Injuries aside, fans suffer most

Ravens & Nfl

August 23, 2006|By MIKE PRESTON

The National Football League preseason games are one of the biggest rip-offs in professional sports, and sometimes the biggest losers are the players and owners. But no one loses out more than the fans.

They actually have to watch these games.

Apparently, no one in the NFL hierarchy is watching, because they would find them terribly boring, too. At halftime of most of these games, fans are usually turning them off and preparing for the next day of work. The only time there is real interest is when a star player like Washington Redskins running back Clinton Portis gets hurt and has to miss playing time.

That's why the NFL needs to make the change in its format and play 18 regular-season games and only two in the preseason. Fans are bored. A lot of veterans don't care. Star players get hurt, causing hometown fans to lose hope for the season.

Isn't that enough?

"I tried to put that [two preseason games] on the agenda 40 years ago," said Art Modell, the former longtime owner of the Cleveland Browns and a Ravens minority owner. "But the coaches said that wasn't enough time to judge players. I tried to delay the cut-down days.

"Colleges don't have preseason games, so why should we?" said Modell, laughing. "I find them boring myself. Somebody had to wake me up at the last Ravens game."

According to Modell, the league sticks with a 20-game format because all the budgets and league revenues are based on that volume of games. That's fine and acceptable. The extra preseason games may have been good back in the 1950s and 1960s when salaries were still modest and players often had another job besides playing football. They needed the extended training camps and preseason games to get players into good physical shape, and install offensive and defensive schemes.

But that's no longer the case.

Huge salaries allow players to work out year round. They hire personal trainers. Most teams have several offseason minicamps in which they implement or expand on schemes. Rosters, for the most part, are usually set going into training camp, which is used more now for developing team chemistry than anything else.

So, what is there to evaluate except to find a couple of special teams players? This is a league that needs only two to three days a week to plan for the coming opponent. Forget the excuses.

The NFL needs to rev up the engine and turn those two final preseason games into meaningful regular-season contests. The owners would still make money. The major television networks would probably make more money. Fans would be happy. And if players are going to get hurt, well, at least it's in a game that means something.

"My concern is that we're trying to shove it down people's throats when they don't want to buy it," Modell said. "But injuries should not be a factor because they can happen anytime, even in practice."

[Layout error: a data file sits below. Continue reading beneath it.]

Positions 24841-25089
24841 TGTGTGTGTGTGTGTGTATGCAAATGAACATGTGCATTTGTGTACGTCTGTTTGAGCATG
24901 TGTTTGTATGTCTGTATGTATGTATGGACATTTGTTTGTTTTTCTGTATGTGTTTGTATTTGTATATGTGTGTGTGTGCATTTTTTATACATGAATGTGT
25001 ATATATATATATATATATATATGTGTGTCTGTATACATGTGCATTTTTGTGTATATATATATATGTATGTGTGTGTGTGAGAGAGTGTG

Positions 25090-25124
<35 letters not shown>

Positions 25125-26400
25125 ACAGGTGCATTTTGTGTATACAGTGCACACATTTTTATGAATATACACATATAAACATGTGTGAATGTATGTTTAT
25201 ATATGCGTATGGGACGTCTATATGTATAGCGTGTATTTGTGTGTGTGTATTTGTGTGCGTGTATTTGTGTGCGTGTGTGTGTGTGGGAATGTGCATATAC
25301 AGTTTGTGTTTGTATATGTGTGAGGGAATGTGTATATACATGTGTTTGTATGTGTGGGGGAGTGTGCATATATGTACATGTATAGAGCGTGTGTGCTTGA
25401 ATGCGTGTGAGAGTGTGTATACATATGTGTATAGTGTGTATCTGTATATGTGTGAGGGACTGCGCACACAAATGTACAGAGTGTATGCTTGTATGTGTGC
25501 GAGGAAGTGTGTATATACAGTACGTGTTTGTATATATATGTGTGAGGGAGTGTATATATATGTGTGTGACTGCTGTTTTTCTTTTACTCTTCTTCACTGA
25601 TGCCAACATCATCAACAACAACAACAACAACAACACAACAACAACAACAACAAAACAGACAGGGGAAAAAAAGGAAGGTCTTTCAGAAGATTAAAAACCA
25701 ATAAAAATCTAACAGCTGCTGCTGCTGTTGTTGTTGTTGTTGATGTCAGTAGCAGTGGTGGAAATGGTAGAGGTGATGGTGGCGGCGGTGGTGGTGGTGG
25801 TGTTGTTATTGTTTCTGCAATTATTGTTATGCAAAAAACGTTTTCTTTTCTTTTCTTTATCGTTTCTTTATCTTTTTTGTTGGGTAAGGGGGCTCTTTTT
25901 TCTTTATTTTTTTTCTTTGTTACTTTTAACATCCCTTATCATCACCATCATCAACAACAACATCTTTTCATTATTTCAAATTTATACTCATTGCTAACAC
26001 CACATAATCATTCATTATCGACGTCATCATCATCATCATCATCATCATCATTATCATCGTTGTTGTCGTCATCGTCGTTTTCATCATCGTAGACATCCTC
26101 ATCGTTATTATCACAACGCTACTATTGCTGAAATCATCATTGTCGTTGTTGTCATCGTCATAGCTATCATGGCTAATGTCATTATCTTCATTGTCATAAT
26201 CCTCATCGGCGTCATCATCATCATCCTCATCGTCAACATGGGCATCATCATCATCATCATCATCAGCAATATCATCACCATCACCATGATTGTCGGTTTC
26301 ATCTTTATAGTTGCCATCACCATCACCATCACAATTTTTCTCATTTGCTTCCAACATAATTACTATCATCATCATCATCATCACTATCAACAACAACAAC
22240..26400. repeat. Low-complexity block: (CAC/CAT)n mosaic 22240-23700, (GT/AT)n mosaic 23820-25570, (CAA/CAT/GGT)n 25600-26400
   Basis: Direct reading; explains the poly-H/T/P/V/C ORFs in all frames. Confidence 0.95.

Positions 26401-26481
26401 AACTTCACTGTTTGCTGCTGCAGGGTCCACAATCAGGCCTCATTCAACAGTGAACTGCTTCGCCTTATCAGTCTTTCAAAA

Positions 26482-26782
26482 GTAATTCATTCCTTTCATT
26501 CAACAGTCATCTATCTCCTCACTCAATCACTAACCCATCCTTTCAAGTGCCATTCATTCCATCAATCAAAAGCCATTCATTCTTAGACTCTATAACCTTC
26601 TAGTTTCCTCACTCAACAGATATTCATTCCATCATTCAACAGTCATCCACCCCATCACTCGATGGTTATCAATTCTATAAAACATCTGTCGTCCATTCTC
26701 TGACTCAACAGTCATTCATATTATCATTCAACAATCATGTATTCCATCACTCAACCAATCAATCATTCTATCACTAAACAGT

True, but fans in Washington don't want to hear that right now. They want a healthy Portis in the lineup on opening day, not watching from the sideline wearing a baseball cap. Imagine what a season-ending injury to quarterback Steve McNair on Friday night against the Minnesota Vikings would do to the psyche of this town and the Ravens? It would deflate like a popped balloon. We can accept it better in a regular-season game than a meaningless preseason game.

The NFL is fortunate this season because there haven't been many big-name players hurt in the preseason, but that could change quickly within the next couple of days as coaches play their starters more in the third preseason game as opposed to basically resting them in the final game.

You think Ravens coach Brian Billick won't be sweating it out against the Vikings when he puts often-injured veterans like Ray Lewis and Samari Rolle on the field? Imagine if Peyton Manning or Tom Brady goes down, or how about Edgerrin James or Randy Moss? Maybe then, only then, would the league pay attention.

And maybe then they would hear the voices of a lot of veterans who don't want to play in preseason games. A lot of teams will play hard in front of the home fans and take it easy on the road.

Most stadiums start emptying out at halftime, soon after the restroom and beer breaks. Those remaining pore over the roster wondering who is Joe Palooka wearing No. 83, or where in the world some obscure university is located. Usually with about four minutes remaining in a game, there are barely enough fans left to get a good campfire going.

The next day, no one cares about the score, only what the starters did during their quarter or half of playing time.

It's time for a change, but the NFL won't make that move. After all, it is the world's biggest money-making sports machine. But we don't really need four games to get us into the cheering mood, or to whet our appetites.

Two preseason games is quite enough, thank you.

Baltimore Sun Articles
Please note the green-lined linked article text has been applied commercially without any involvement from our newsroom editors, reporters or any other editorial staff.